Notre Dame on fire


The world looked on in horror as the iconic spire collapsed in the flames.

Marley Burwell, Features Editor

Paris, France is a city known for many things: romance, light, food, and some amazing monuments and buildings dating back centuries. The Notre Dame Cathedral is one such staple landmark. It has inspired many artists and authors, including Victor Hugo, the author of The Hunchback of Notre-Dame. The building sports a French Gothic architecture style and has been admired for years. This is why on April 15, 2019, people in Paris and all around the world were devastated when the cathedral started to burn.

At around 18:50 CEST, a fire in the attic of the cathedral broke out. The workers originally could not find the fire when the first fire alarm went off. Tourists and Parisians alike were confused as to why no one was being allowed in. However, the reason became quickly apparent as white smoke started to come out of the roof and the cathedral was soon ablaze. An enormous effort was made to put out the flames. Between 400 and 500 firefighters battled the fire as they tried to save this landmark. Within the first hour of the blaze, the roof, including the spire, was engulfed in flames. The spire eventually collapsed onto the cathedral ceiling vault. Since the roof and attic of Notre Dame was made out of 12th and 13th century wood, the fire was insanely difficult to stop and unfortunately could not be stopped in time to save everything. It took over nine hours to contain the fire and eventually put it out.

The construction of Notre Dame began in the 1160s. Much of this building is incredibly old. However, this is not the first destruction this cathedral has faced. During the French Revolution, a lot of destruction was brought at the hands of violent people. The spire itself was actually built around only 150 years ago. Even though the damage from this fire was extensive, many artifacts and pieces of art was saved. A crown of thorns believed to be worn by Jesus and the Tunic of St. Louis were reported to be saved. The bronze statues that sit upon the roof had been removed days prior to the fire as the cathedral was going under some renovations. The interior will be fine. Most of the famous rose windows are okay, even if a little stained and the well-known organ was not damaged.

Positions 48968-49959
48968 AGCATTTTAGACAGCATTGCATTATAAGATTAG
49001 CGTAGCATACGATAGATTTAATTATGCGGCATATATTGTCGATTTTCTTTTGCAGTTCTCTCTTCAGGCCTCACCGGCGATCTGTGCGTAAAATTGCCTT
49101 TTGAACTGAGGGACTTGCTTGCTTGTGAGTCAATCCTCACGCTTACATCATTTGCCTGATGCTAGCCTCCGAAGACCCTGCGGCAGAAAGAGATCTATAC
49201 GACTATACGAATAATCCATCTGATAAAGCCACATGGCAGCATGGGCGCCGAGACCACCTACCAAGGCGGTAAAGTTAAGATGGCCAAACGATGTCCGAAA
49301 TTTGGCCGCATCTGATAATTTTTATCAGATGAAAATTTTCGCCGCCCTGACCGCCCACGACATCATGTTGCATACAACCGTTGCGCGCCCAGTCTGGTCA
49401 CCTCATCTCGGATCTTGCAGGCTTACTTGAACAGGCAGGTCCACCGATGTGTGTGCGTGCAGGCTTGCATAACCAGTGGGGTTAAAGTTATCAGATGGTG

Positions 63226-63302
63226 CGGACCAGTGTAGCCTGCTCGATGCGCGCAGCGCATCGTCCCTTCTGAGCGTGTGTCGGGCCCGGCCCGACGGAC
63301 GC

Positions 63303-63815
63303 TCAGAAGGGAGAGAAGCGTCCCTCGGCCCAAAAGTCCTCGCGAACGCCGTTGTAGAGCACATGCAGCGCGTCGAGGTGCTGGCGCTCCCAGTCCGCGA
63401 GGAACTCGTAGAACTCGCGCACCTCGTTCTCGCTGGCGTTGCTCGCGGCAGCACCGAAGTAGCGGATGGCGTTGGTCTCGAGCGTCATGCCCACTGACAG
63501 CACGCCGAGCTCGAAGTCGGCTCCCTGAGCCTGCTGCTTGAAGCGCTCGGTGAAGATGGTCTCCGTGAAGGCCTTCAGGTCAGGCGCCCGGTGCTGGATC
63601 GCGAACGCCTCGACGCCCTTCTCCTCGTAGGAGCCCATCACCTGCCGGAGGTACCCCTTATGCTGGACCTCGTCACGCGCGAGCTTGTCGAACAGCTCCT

Luckily, the main structure was made out of stone, so that and one-third of the roof remains standing, including the two bell towers. It was a miracle more wasn’t destroyed considering the timber interior. The glass windows face some damage, along with the vaulted ceiling. The President of France, Emmanuel Macron has promised to rebuild the cathedral. His plans are to have it done within five years. Some architects say it would be more likely closer to 15 years, but considering the amount of donations that has poured in, money wouldn’t be an issue.

When news first broke, many couldn’t believe it. To have such an old, important landmark like that on the brink of being gone is surreal. The world doesn’t seem like the world without the Notre Dame. Of course, it is logical something like this could potentially happen when taking into account the considerable age and location of the cathedral., but it never seems likely. On the not-so-dark side of this story, this event really showcases human resilience and passion, along with seeing history happen. This will be in textbooks. Future generations will learn about it in school and it will not be forgotten. Even though the fire was deemed as an accident, the event still shook the world. Over one billion euros has been donated towards rebuilding what was lost. The fact that so many people band together and have a common goal and a common passion is inspiring. This event shows how humans fight fiercely what they love and hold dear. No one wanted to see the Notre Dame burn, but it did, and now everyone has to keep moving forward and show that even though a little damaged, Notre Dame still stands. Paris didn’t let the cathedral disappear from this world. As disappointing as it is to many people who never got to see it before the fire, there is a certain comfort in knowing that the Notre Dame  is being cared for centuries to come.